20 U.S.C. § 1415(i)(3)(B)(i)(I) (emphasis added). The IDEA does not provide for an award
of attorney’s fees and costs associated with all IDEA proceedings. Given that § 1415 did
not authorized the recovery of any specific costs, the costs to which the section refers are
the taxable costs incurred in federal court proceedings. See Arlington Cent. Sch. Dist. Bd.
of Educ. v. Murphy, 548 U.S. 291, 297 – 98 (2006) (holding parents cannot recover expert
witness fees under the IDEA attorney fee provision because Congress did not
“unambiguously” authorize such an award and the term of art “costs” is a reference to 28
U.S.C. § 1920, “the general statute governing the taxation of costs in federal court”).
Because the costs Plaintiff seeks to recover were not incurred in this court proceeding,
Plaintiff is not entitled to recover the costs she seeks in this action.1 Plaintiff, therefore,
has not asserted an actionable claim.
Based on the foregoing analysis, I recommend the Court dismiss the matter.
A party may file objections to those specified portions of a magistrate
judge’s report or proposed findings or recommended decisions entered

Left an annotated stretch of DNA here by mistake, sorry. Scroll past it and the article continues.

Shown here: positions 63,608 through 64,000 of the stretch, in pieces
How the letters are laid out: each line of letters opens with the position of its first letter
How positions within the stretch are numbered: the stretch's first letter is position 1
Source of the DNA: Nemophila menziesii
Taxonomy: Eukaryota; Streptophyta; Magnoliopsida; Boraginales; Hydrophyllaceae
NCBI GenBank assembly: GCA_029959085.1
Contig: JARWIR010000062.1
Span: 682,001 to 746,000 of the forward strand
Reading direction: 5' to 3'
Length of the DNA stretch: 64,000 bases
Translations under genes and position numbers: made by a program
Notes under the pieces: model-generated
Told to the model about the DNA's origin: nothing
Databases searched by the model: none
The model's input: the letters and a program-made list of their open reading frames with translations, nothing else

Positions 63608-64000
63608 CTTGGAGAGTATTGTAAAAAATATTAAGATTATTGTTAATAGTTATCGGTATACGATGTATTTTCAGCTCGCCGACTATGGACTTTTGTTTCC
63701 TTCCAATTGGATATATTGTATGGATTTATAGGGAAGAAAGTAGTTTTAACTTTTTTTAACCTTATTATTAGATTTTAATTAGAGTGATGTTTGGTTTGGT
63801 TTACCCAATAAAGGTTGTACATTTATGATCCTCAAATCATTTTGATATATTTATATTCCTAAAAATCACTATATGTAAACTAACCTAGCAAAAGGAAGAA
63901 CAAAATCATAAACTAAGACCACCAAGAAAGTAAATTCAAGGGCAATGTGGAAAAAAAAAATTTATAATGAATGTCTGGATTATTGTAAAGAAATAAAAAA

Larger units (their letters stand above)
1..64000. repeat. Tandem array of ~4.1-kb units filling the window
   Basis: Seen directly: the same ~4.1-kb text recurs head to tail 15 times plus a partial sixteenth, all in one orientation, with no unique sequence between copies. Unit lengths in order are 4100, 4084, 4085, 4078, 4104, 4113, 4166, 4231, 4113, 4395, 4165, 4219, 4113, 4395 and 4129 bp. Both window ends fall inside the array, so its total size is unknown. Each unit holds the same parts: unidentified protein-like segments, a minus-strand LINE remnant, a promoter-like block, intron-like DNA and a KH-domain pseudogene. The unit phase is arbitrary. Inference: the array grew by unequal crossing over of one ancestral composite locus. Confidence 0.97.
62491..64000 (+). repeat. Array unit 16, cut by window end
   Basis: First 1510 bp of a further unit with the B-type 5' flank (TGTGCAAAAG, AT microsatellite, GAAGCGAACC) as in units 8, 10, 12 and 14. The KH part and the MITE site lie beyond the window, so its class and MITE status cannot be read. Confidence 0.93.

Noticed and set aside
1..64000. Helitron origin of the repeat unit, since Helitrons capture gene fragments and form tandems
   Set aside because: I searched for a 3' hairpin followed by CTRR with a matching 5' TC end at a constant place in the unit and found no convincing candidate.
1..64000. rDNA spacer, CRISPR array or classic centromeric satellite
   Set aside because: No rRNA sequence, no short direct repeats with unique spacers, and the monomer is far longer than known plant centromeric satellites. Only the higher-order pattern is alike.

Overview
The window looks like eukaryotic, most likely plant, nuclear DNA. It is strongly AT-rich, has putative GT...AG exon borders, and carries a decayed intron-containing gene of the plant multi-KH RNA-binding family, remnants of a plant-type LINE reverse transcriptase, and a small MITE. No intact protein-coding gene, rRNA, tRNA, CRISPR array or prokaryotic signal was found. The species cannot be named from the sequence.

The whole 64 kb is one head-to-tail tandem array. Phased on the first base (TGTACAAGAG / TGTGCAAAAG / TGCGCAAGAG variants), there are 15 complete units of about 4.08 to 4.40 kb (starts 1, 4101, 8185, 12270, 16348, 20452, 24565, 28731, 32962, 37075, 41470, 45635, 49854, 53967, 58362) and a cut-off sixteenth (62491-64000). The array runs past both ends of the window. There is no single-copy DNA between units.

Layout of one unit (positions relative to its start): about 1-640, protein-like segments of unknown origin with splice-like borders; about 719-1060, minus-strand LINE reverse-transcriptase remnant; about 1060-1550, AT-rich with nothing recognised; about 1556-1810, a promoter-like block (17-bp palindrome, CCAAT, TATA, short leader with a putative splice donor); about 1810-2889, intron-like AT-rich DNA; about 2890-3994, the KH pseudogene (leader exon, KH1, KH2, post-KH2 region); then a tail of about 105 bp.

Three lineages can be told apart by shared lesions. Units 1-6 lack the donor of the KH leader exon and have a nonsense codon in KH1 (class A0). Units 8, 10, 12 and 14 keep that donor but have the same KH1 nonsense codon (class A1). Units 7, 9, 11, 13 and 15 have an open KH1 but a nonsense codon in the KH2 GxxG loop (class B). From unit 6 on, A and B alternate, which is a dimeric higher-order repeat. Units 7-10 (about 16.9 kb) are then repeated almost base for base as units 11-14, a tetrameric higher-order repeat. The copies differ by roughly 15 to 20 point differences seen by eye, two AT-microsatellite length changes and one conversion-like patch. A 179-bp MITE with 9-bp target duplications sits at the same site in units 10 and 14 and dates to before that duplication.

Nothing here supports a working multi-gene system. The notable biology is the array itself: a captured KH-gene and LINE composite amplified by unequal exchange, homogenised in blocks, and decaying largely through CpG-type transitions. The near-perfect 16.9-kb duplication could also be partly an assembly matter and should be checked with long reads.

Title 28 U.S.C. § 1920(4) authorizes taxation of “the costs of making copies of any materials where the
copies are necessarily obtained for use in the case.” Here, Plaintiff incurred the expense of copying materials
in connection with the underlying proceeding, not for use in this case. Furthermore, because Plaintiff does
not request judicial review as an aggrieved party, there is no apparent use she might make of the copies in
pursuant to 28 U.S.C. § 636(b)(1)(B) for which de novo review by the district
court is sought, together with a supporting memorandum within fourteen (14)
days of being served with a copy thereof. A responsive memorandum shall
be filed within fourteen (14) days after the filing of the objection.
Failure to file a timely objection shall constitute a waiver of the right
to de novo review by the district court and to appeal the district court’s order.
/s/ John C. Nivison
U.S. Magistrate Judge
Dated this 13th day of April, 2018.